From a story by Arielle Levin Becker in the Hartford Courant, Hartford, Connecticut.
Dear Me: How’s it Going?
Imagine reaching back through the years to have a conversation with the person you were 10 years ago. Quincy (Illinois) Notre Dame English teacher Pat Lask has her seniors write a letter to themselves to open at their 10-year-class reunion.
Lask doesn’t read the letters. She places them in an envelope, tapes it shut and addresses it to the class president. It sits in the school’s Development Office until the reunion organizer collects it.
Jamie Busen collected the letters for the Class of 1997 the day before the reunion. She was excited about reading her letter. Busen recalls she stayed after class to finish a 10-page letter to herself. She remembers writing about the expectations she had and the kind of person she hoped she would be. She praised Lask for providing a link between students’ future and their past. “I think it’s just kind of cool being 28 and reading what an 18-year-old wrote.” The letter has been in the back of her mind through the years, while some of her classmates can’t remember writing them.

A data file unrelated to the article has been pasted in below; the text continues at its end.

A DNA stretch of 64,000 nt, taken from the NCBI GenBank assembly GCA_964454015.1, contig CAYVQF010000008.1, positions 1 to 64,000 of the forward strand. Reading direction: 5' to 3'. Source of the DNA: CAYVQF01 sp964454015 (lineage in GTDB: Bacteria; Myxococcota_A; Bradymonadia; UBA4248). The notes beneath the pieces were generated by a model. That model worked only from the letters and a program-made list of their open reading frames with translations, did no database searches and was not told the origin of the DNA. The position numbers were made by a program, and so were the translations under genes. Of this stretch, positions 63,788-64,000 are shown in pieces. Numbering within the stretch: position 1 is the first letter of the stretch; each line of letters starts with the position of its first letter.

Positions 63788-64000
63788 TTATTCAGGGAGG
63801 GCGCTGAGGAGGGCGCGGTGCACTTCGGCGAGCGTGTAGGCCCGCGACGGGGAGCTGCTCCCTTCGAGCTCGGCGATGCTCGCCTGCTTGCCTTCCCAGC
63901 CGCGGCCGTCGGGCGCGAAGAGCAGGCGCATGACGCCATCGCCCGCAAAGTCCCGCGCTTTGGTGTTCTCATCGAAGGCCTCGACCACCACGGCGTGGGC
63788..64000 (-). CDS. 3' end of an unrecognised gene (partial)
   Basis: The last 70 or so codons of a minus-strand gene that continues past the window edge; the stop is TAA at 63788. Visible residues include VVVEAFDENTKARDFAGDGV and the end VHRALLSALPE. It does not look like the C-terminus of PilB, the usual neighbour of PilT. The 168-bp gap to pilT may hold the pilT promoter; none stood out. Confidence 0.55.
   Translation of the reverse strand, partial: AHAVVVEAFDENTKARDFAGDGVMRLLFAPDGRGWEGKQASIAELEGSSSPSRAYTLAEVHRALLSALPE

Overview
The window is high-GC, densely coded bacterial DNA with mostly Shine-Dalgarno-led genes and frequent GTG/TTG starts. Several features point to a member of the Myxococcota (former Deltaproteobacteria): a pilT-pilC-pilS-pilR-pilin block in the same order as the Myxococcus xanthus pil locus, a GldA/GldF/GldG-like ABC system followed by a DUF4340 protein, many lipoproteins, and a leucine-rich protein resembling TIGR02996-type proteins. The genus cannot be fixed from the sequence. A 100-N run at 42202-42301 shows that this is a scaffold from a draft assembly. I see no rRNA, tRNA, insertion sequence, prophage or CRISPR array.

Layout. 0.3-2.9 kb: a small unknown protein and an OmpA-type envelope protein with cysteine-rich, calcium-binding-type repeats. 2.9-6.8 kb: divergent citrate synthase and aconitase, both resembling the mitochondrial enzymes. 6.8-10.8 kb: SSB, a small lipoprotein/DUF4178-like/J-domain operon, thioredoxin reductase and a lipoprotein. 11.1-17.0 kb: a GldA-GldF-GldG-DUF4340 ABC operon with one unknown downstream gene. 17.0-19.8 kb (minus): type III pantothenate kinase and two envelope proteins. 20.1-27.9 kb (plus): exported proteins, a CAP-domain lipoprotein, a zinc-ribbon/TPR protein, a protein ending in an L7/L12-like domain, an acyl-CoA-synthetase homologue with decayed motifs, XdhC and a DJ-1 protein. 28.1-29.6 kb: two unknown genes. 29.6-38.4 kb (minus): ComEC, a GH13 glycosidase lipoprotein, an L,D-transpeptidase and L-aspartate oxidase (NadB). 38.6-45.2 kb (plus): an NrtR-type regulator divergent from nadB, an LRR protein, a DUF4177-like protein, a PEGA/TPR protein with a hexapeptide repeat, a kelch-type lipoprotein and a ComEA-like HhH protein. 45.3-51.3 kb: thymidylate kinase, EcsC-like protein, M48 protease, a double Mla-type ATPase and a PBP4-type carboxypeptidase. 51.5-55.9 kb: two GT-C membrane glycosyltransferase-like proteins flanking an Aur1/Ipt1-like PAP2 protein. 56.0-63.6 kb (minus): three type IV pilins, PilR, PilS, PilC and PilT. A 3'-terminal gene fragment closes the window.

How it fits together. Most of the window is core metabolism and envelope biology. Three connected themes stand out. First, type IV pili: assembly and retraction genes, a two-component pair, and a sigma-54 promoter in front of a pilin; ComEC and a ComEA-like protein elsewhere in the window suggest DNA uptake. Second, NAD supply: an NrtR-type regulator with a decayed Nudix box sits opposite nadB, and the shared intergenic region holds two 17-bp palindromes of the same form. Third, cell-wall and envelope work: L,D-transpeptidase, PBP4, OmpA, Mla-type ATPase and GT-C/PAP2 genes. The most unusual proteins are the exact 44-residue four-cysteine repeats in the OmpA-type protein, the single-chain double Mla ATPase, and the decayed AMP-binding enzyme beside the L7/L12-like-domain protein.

Reunions have featured the letters for about five years and another 10 years worth await their turn. Although Lask doesn’t attend reunions she knows the letters have become important. She now asks seniors to produce a video as a final project in which they explain what they learned from literature or life. They have to tell a story with a musical background. She hopes the videos will be around for students’ 20th reunion.
From a story by Holly Wagner in the Quincy Herald Whig, Quincy, Illinois.
New Reunion Tradition in Fallon, Nevada
Ninety-three former employees and guests shared memories and got re-acquainted at the first Churchill County (Nevada) School District Former Employees Reunion. Teachers, support staff, and administrators learned what former colleagues had been doing and reminisced about working experiences.
Mayor Ken Tedford thanked former employees for their contribution to kids and to the community. “We never thank you enough,” he said. From the successful turnout and enthusiasm for this first reunion, a new tradition has made its way into Fallon culture.